Swimmer’s ear (otitis externa) is a type of infection that affects the outer ear canal.

It’s so-named because it often affects individuals participating in water-based activities, like swimming, that may lead to moisture accumulation within the ear. However, the condition can also develop as a result of other situations that can create a perfect environment for bacteria, such as the use of cotton swabs that damage the ear canal lining.

Most people with swimmer’s ear respond well to treatment, especially when the problem is detected early.

Swimmer’s Ear Causes and Symptoms

While swimmer’s ear can be caused by fungal or viral infections, it’s more likely to develop because of bacteria that gets into the outer ear canal. The condition may also develop from the frequent use of earplugs or hearing aids if such objects are inserted into the ear in a way that prevents the formation of protective earwax.

An outer ear canal infection can also be caused by anything that affects the ear’s natural defenses, such as ear canal cuts or scratches, sensitivity to ear jewelry or hair products, or excessive moisture buildup. In addition to itchiness and difficulty hearing in the affected ear, symptoms, which can vary based on how advanced the infection is, related to swimmer’s ear may include:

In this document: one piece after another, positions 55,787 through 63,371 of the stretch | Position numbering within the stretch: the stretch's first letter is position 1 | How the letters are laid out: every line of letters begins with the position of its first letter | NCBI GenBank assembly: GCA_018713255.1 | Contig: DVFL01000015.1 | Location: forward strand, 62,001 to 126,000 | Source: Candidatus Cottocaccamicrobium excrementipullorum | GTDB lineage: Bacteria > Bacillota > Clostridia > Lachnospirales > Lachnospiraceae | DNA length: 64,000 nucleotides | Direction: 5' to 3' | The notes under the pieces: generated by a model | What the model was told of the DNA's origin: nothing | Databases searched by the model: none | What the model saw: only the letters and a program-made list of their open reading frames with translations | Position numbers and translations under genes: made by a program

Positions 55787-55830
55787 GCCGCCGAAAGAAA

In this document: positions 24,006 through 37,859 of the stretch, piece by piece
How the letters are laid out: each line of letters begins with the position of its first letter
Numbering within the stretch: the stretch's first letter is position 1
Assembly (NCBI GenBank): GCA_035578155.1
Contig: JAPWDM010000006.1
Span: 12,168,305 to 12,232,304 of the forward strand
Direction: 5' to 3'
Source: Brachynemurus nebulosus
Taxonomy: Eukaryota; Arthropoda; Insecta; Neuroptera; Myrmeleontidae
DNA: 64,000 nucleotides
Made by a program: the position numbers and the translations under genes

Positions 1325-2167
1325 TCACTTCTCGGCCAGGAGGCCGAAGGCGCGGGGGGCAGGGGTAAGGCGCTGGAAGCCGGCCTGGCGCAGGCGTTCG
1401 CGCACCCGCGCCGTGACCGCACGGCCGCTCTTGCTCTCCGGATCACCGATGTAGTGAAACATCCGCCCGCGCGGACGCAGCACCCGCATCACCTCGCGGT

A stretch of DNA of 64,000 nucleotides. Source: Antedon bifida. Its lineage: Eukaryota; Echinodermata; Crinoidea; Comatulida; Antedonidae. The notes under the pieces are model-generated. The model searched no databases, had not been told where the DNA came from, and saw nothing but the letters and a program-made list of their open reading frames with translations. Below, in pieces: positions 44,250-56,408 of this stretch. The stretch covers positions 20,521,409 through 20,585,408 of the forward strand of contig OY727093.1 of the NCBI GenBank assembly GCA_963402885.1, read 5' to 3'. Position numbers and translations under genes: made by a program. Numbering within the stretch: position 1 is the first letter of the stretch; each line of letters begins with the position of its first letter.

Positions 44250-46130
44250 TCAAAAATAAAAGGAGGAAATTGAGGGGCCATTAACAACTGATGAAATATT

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  • Fluid drainage
  • Foul-swelling ear drainage
  • Fever
  • Temporary hearing loss
  • Lymph node swelling
  • Discomfort in the affected ear that’s affected by movement

Diagnosis and Treatment

Diagnosis of swimmer’s ear usually involves a visual inspection of the affected ear with a lighted instrument called an otoscope. If the eardrum is blocked, a special type of suction device may be used to inspect this membrane within the ear. Discharge or drainage from the ear is sometimes tested as well. If it’s believed that the infection may have spread, the middle ear may be examined as well.

Post-Treatment Healing

Once an infection is being actively treated, it’s important for patients to take steps to protect the affected ear so that healing and recovery can occur. Common recommendations include avoiding the use of earbuds, temporarily avoiding water-related activities, taking baths instead of showers to avoid excessive ear moisture, and reducing the use of hearing aids as much as possible until the symptoms subside. Sleeping so the affected ear faces up may also be recommended to help medication work.

It’s especially important to take steps to reduce your risk of developing swimmer’s ear if you are recovering from an ear infection from another source. You may also be able to prevent an outer ear canal infection of this nature by not placing sharp objects in your ear, using earplugs while swimming or participating in other water-related activities, and thoroughly drying your ears after showering or getting out of the water.